“The discussions surrounding the wage gap opened my eyes to wage discrimination and the fact that it is still prevalent in today’s society, but never did I think that I would be a victim of discrimination,” said Amanda. “As a woman, I now recognize the importance of ensuring that I have effective wage negotiation skills. My firsthand experience validated the fact that there is still wage discrimination among employers that continues to expand the wage gap.”

$tart $mart salary negotiation workshops provide college women entering the job market the knowledge and skills they need to negotiate salaries and benefits to receive fair and realistic compensation. For information on hosting a workshop in your area, see the $tart $mart Program in a Box.

This post was written by AAUW Leadership Programs Intern Jessica Kelly.


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Forbes released its infamous lists this past week. And while women get their own list,  the World’s 100 Most Powerful Women, I’m left wondering what story this really tells us about women’s leadership in the world.

While it’s a neat idea to honor women’s accomplishments, putting women in a list by themselves could be misleading. Once you look at the World’s Most Powerful People list, you see 68 names; only seven of them are women. That’s about 10 percent. Only two of those women are from the United States, and only one works for our government: Secretary of State Hillary Clinton.

It’s just one more disappointing illustration of the underrepresentation women have in politics and top decision-making positions in general. In addition, there is a striking imbalance across age groups. Being a younger woman myself, I appreciate Forbes taking a look at who they consider the 20 Youngest Power Women. Unfortunately, only six of them are under 40 years old. Are there really not enough women my age who are powerful? For instance, there is not a single U.S. woman politician listed on this “young” Forbes list.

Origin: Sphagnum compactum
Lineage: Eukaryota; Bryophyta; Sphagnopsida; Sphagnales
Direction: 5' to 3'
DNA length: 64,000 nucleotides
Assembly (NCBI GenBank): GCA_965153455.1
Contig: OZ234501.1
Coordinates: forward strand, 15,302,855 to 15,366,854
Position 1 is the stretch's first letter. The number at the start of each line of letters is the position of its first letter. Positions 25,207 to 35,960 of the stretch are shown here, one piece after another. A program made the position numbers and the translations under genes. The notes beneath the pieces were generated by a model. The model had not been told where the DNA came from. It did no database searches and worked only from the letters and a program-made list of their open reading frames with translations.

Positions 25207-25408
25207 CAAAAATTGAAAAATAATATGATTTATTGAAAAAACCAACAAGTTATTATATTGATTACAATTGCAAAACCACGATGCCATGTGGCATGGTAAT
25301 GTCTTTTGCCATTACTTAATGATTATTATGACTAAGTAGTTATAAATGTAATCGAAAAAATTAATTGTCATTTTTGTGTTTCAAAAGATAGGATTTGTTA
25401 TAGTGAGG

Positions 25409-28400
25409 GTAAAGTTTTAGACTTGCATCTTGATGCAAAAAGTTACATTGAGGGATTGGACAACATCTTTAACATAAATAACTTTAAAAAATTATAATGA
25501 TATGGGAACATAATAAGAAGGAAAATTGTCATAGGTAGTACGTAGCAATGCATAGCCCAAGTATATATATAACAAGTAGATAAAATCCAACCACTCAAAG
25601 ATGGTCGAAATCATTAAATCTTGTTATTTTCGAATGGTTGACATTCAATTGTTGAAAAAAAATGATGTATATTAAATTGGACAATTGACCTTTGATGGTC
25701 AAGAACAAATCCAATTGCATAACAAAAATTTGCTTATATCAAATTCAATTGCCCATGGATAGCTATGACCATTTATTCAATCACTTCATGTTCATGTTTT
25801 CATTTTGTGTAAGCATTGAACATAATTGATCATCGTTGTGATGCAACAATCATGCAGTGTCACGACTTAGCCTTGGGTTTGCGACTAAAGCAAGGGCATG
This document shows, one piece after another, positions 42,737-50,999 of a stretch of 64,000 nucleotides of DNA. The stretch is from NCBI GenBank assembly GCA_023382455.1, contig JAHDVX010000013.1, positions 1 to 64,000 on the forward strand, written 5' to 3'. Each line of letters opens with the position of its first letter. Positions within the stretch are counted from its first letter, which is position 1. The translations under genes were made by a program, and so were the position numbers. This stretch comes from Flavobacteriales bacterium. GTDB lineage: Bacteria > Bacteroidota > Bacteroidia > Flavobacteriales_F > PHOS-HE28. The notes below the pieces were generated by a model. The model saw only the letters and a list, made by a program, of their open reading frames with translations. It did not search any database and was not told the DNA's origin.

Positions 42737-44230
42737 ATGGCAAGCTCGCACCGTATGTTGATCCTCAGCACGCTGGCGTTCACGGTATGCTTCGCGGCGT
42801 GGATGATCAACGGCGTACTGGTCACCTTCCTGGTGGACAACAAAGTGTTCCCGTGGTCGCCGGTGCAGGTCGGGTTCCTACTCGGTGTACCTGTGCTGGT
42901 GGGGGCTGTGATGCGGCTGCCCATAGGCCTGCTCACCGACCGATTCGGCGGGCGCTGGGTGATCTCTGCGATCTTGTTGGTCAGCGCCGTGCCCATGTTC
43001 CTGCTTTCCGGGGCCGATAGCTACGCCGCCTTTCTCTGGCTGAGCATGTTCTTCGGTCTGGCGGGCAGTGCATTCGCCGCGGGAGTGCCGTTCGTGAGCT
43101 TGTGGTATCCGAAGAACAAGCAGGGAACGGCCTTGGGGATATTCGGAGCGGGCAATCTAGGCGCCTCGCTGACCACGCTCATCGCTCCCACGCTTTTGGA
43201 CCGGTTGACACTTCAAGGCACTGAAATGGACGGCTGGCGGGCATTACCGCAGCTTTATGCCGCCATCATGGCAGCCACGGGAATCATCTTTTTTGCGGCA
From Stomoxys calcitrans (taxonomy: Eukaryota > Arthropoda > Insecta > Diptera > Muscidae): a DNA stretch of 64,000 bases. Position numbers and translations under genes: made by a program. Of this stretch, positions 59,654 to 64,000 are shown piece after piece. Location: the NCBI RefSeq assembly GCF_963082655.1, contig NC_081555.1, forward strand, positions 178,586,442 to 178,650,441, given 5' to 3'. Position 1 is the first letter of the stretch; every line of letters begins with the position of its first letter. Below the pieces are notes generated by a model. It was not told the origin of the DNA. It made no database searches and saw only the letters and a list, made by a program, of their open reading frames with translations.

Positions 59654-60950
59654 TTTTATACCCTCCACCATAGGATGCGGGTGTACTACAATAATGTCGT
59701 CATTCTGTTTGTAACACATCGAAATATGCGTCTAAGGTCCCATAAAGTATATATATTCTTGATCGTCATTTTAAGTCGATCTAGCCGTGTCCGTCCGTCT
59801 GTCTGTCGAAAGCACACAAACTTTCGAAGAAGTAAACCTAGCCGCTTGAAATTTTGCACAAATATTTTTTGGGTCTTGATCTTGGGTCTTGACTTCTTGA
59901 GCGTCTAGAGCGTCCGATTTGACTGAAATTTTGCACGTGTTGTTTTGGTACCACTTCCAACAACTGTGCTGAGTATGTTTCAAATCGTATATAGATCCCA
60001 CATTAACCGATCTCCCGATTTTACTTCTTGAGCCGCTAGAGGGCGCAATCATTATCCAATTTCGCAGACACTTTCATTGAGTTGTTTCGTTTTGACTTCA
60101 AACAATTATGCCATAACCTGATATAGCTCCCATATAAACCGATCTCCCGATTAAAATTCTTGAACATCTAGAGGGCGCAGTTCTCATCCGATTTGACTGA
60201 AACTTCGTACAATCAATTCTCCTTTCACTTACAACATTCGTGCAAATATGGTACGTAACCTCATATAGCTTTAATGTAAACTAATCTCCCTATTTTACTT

Sure, we can analyze and possibly critique Forbes’ formula for determining the most powerful women in the world. But I think the story these lists point to is an even larger issue: the lack of powerful women leaders as role models. Women in the United States only make up about 17 percent of seats in Congress — less than one-fifth — even though we make up over half the population.

We need to jumpstart women’s leadership with programs like Elect Her–Campus Women Win and $tart $mart. Other groups have recognized this necessity as well, and that’s why AAUW collaborates with both Running Start and the WAGE Project to train women to run effective campaigns for student government and negotiate for equitable pay. If we can get more women to see themselves as political leaders on campus, they will be more likely to continue on in leadership positions after college. And if we can train more young women to be effective negotiators at work, they will be more likely to avoid the gender wage gap and have the confidence to ask for those promotions. By investing in these experiences in college, the next generation of women may well be named on Forbes’ list sooner rather than later.

What younger woman would you add to the World’s Most Powerful Women list?

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You can’t be what you can’t see.

This is the tagline for Miss Representation, a documentary that connects women in the media with women in leadership. At the 2011 AAUW National Convention, women leaders from every state gathered in Washington, D.C., and nodded their heads in agreement while watching the film.

Our country is far from reaching equality in women’s leadership roles: Women make up 17 percent of Congress and are merely 3 percent of Fortune 500 CEOs. This fact was not lost on AAUW members, but this documentary skillfully pieces together interviews from several different perspectives — political candidates, high school students, comediennes, actors, journalists, historians, and mothers — to show how this media bias is harmful to both men and women. The movie makes excellent points as it exposes patterns in portrayals of women in movies, advertisements, and news programs.